A different approach would be for the buyer to admit his mistake. He could still approach the dealer with the same explanation, “I showed this to Joe Schmoe and he said…” But instead of getting angry and demanding a full refund, admit, “I made a mistake on this one and am not real happy with myself. I like the helmet for a lot of reasons, after all, I did purchase it. But, now that I have learned a bit more about it, I don’t feel it is worth the $800 I paid for it. In fact, I think it is more like a $500 helmet.” He could follow this explanation with an opportunity for the dealer to rectify the matter, “If you agree that these anomalies indicate the helmet isn’t what you sold it as, how about you give me $300 in cash or credit so that we can both be satisfied with the deal?”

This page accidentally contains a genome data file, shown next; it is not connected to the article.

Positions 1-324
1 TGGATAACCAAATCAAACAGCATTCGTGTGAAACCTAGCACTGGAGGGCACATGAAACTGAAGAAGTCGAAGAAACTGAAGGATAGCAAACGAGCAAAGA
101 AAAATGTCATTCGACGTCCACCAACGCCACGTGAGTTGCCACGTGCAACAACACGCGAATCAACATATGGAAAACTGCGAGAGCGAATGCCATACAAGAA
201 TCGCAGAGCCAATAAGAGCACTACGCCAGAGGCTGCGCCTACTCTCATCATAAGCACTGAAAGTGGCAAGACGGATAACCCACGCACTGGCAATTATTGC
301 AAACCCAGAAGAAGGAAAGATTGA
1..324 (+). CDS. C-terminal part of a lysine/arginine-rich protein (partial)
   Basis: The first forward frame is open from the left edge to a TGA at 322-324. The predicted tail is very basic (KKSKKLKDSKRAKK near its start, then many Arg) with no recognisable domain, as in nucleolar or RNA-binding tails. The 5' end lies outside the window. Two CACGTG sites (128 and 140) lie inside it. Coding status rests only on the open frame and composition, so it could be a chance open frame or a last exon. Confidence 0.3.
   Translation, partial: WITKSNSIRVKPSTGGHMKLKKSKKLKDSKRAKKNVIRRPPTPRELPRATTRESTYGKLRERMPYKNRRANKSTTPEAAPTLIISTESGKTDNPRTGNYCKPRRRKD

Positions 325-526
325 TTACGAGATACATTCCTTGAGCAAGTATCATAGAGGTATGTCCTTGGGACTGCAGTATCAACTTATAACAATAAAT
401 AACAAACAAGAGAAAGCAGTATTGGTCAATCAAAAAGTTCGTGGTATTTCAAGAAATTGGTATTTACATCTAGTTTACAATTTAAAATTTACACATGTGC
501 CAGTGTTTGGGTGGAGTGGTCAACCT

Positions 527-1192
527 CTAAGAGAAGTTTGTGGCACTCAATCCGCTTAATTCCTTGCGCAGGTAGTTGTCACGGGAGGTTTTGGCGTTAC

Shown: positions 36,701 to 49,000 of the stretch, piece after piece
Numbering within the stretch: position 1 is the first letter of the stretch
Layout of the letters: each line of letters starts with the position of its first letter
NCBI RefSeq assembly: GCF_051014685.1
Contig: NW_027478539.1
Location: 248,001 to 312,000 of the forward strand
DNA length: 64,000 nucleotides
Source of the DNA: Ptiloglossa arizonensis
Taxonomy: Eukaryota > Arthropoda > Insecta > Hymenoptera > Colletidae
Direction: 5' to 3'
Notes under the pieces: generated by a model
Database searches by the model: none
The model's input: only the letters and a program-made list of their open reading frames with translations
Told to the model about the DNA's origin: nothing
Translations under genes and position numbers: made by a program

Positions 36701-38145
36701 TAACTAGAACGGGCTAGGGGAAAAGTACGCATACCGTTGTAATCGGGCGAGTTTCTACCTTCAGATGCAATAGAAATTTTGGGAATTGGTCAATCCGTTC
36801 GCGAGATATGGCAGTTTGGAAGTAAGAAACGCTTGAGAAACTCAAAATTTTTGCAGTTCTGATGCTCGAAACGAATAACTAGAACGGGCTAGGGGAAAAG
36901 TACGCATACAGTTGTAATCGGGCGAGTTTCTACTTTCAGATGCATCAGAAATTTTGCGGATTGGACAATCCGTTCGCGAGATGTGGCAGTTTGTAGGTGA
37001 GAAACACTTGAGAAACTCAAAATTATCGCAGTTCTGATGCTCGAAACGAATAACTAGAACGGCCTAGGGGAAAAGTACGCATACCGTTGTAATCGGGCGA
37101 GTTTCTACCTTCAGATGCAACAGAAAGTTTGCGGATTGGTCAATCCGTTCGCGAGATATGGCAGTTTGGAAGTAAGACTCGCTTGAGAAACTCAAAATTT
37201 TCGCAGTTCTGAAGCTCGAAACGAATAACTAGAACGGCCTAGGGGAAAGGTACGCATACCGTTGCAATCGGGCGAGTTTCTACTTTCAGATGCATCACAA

This approach does two things: First, the buyer admits responsibility for his own purchase without accusing anyone of anything. And second, it gives the dealer the opportunity to demonstrate integrity. With reasonable individuals, this can usually result in “DEFCON 1 averted.”


Even though I offered alternative solutions to the reader who had contact me about his unhappy helmet purchase, I can’t tell you how—or if—his dilemma was resolved. Happy readers don’t usually contact me, so I am guessing he used the approach of seeking a return of partial credit and cash. Or maybe, the buyer and dealer talked it out and found their own solution. Whatever happened, I want to believe that just being reminded that the collector/dealer was cut from the same cloth, was enough for the helmet buyer to see that there are two sides to every transaction.

And since I didn’t see a mushroom cloud on the horizon, I am guessing it ended well.

Research, then buy with confidence,

John Adams-Graf, Editor
Military Trader and Military Vehicles Magazine